1. HB*

        Yeah – if manager actually did that to Fergus it would be in self-defense.

        Which I’m hoping is not the case because that makes all of this *so* much worse.

        1. Kyrielle*

          Yeah, the FIRST place my brain went is “if she kneed him in the groin, what did he do in the 5 seconds before that?”

          An attack out of nowhere of that type is escalating the situation in a way that feels a lot more dangerous for the woman than the man.

      2. 1-800-BrownCow*

        This is what I was thinking. Usually a “knee to the groin” is a woman’s reaction to an attack, not displeasure to someone’s behavior. Women are more likely to yell, not resort to physical violence and sounds like Fergus is clueless to that. This reminds me of when my HS aged son told me the first time he witnessed a fight in school between 2 girls. He commented to me that they kept slapping each other instead of punching like he usually sees when boys are fighting (when I say “usually”, it’s not a daily occurrence or anything, just meaning most fights in HS are between boys, not girls). I explained to him that girls typically fight different than boys and will usually slap and rarely fist punch the other person.

        1. learnedthehardway*

          I would bet money that Fergus tried to physically/sexually assault Jane, got kneed as a self-defense measure, and now is trying to claim that Jane assaulted him. He seems like the type. I would also bet money that he wasn’t on a medical leave, but placed on administrative leave during the investigation. I would also bet that the only reason he hasn’t been terminated is because he has a grievance in process with the union.

          1. 1-800-BrownCow*

            Most definitely!! Fergus sounds exactly like the type to claim he got kneed “for no reason at all!” after assaulting someone and trying to make it look like he was the victim and did nothing wrong. Yeah, I’ve met that type before, ugh.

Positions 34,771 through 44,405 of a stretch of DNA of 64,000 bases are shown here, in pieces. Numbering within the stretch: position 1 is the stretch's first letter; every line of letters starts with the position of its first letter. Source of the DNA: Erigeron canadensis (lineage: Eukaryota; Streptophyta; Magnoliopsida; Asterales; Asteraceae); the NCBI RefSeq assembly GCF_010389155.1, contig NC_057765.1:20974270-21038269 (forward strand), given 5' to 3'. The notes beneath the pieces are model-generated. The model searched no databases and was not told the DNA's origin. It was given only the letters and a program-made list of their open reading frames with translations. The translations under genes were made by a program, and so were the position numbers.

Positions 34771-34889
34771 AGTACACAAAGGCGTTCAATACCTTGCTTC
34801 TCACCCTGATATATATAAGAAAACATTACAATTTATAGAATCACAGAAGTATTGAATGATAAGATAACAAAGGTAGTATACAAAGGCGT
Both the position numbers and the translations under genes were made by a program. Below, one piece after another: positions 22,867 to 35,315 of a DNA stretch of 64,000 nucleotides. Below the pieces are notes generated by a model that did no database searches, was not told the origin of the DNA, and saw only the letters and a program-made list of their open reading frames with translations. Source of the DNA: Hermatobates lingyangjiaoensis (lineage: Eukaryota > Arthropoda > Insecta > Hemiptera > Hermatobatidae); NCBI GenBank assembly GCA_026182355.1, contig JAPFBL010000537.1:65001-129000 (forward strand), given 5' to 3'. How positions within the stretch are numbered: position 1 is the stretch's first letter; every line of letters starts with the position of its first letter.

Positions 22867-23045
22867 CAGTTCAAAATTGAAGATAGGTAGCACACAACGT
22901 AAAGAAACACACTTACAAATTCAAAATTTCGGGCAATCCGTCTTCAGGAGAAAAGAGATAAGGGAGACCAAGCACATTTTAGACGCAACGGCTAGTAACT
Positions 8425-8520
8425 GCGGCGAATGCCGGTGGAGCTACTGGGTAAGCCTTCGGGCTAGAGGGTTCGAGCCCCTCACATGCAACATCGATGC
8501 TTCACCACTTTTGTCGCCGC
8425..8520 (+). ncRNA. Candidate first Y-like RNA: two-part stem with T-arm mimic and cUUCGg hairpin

2. Bruce*

            My late wife had a black belt in Aikido and a couple of times when a coworker got handsy with her she grabbed his hand and made it clear that the next time he would get it back with a bunch of broken bones. She only had to do this one time for a guy to stop, but apparently they were too embarrassed to tell each other because she had to do it to a second guy. But like I said, she was an expert and knew how to carefully calibrate her violence to the need at hand… No one was actually hurt, just embarrassed.

        2. Nobby Nobbs*

          Funny, when I was in school girl fights had a reputation for being more violent than boy fights. Nobody did a study on it or anything, but the perception was that boys would posture and maybe punch, but if girls were mad enough to get physical they’d jump straight to ripping out hair and earrings.

        3. Firebird*

          Why was Fergus so close to her knee in the first place? You have to very close for that to even work and it’s a defense move, more than an attack. Fergus is not at credible.

      3. Dust Bunny*

        yeah, that was my thought–that would be a bizarrely extreme and very high-risk response. I guess this workplace could be that out of control, but I’m at least a little skeptical.